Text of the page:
The Industrial Credit and Investment Corporation of India was registered as a private limited company in 1955. It was set up as a private sector development bank to assist and promote private industrial concerns in the country.
Broad objectives of the ICICI are:
(a) to assist in the creation, expansion and modernisation of private concerns;
(b) to encourage the participation of internal and external capital in the private concerns;
(c) to encourage private ownership of industrial investment.
What are the functions of the ICICI?
(i) It provides long-term and medium-term loans in rupees and foreign currencies.
(ii) It participates L* the equity capital of the industrial concerns.
(iii) It underwrites new issues of shares and debentures.
(iv) It guarantees loans raised by private concerns from other sources.
(v) It provides technical,managerial and administrative assistance to industrial concerns.
The Corporation started with the authorised capital of Rs. 25 crore. At the end of June 1986, the authorised capital was Rs. 100 crore and the paid-up capital was 49.5 crore. Various sources of financial resources of the Corporation are Indian banks, insurance companies and foreign institutions, including the world Bank, and the public. The government and the IDBI have also provided loans to the Corporation.
The performance of the ICICI in the field of financial assistance provided to the industrial concerns has been quite satisfactory. Over the years, the assistance sanctioned by the Corporation has grown from Rs.14.8 crore in 1961-62 to Rs. 43.0 crore in 1970-71 and Rs. 36229 crore in 2001-02. Similarly the amount disbursed has increased from Rs.8.6 crore in 1961-62 to Rs.29.8 crore in 1970-71 and to Rs. 25831 in 2001-02. Cumulatively, at the end of March 1996, the ICICI has sanctioned and disbursed financial assistance aggregating Rs. 66169 crore and Rs. 36591 crore respectively.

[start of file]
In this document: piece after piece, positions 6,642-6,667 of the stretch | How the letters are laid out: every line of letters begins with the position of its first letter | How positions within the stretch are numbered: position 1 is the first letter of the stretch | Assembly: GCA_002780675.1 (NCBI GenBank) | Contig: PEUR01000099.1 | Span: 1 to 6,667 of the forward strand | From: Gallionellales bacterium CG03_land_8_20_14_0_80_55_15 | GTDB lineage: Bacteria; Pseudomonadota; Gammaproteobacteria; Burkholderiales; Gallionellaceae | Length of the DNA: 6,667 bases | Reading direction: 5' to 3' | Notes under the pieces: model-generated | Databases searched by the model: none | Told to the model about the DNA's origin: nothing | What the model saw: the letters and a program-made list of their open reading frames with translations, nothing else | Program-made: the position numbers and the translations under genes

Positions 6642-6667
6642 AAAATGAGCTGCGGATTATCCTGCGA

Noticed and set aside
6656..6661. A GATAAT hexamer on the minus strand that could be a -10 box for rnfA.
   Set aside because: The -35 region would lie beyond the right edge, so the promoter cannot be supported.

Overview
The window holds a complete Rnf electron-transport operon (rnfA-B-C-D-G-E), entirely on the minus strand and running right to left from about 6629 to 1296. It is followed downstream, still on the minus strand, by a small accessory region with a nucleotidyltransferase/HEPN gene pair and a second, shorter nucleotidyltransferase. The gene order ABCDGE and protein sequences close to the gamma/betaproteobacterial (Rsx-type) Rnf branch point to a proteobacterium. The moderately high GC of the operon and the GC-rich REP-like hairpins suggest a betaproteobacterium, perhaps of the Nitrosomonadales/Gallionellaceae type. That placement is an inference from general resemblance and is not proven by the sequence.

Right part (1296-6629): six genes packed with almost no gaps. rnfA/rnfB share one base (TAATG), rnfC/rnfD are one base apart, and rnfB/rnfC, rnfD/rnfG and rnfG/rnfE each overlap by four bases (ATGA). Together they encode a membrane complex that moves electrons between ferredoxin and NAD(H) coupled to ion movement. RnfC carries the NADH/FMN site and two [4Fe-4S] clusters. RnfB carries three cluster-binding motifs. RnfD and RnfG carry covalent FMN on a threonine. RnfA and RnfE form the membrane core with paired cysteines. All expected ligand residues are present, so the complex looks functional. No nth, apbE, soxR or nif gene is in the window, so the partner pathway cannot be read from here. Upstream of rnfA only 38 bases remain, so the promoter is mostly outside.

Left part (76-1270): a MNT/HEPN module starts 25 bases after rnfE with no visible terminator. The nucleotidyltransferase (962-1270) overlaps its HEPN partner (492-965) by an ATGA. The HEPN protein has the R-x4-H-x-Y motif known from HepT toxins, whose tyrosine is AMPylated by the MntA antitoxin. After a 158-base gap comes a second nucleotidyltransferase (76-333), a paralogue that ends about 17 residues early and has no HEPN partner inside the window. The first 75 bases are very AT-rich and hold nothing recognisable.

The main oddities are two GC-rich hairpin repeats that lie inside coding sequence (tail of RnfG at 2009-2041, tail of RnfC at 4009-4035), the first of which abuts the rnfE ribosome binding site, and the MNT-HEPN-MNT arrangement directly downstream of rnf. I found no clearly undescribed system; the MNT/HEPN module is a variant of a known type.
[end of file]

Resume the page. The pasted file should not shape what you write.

What are the features of ICICI?
The important features of the functioning of the ICICI arc as given below:
(i) The financial assistance as provided by the ICICI includes rupee loans, foreign currency loans, guarantees, underwriting of shares and debentures, and direct subscription to shares and debentures.
(ii) Originally, the ICICI was established to provide financial assistance to industrial concerns in the private sector. But, recently, its scope has been widened by including industrial concerns in the public, joint and cooperative sectors.
(iii) ICICI has been providing special attention to financing riskier and non-traditional industries, such as chemicals, petrochemicals, heavy engineering and metal products. These four categories of industries have accounted for more than half of the total assistance.
(iv) Of late, the ICICI has also been providing assistance to the small scale industries and the projects in backward areas.
(v) Along with other financial institutions, the ICICI has actively participated in conducting surveys to examine industrial potential in various states.
(vi) In 1977, the ICICI promoted the Housing Development Finance Corporation Ltd. to grant term loans for the construction and purchase of residential houses.
(vii) Since 1983, the ICICI has been providing leasing assistance for computerisation, modernisation and replacement schemes; for energy conservate; for export orientation; for pollution controller balancing and expansion: etc.
(viii) The ICICI has not contributed much to reduce regional disparities. About three-fifth of the total assistance given by the ICICI has been received by the advanced states of Maharashtra, Gujrat and Tamil Nadu.
(ix) With effect from April 1, 1996, Shipping Credit and Investment company of India ltd, (SCICI) was merged with ICICI.
(x) The ICICI Ltd. was merged with ICICI Bank Ltd. effective from May 3, 2002.
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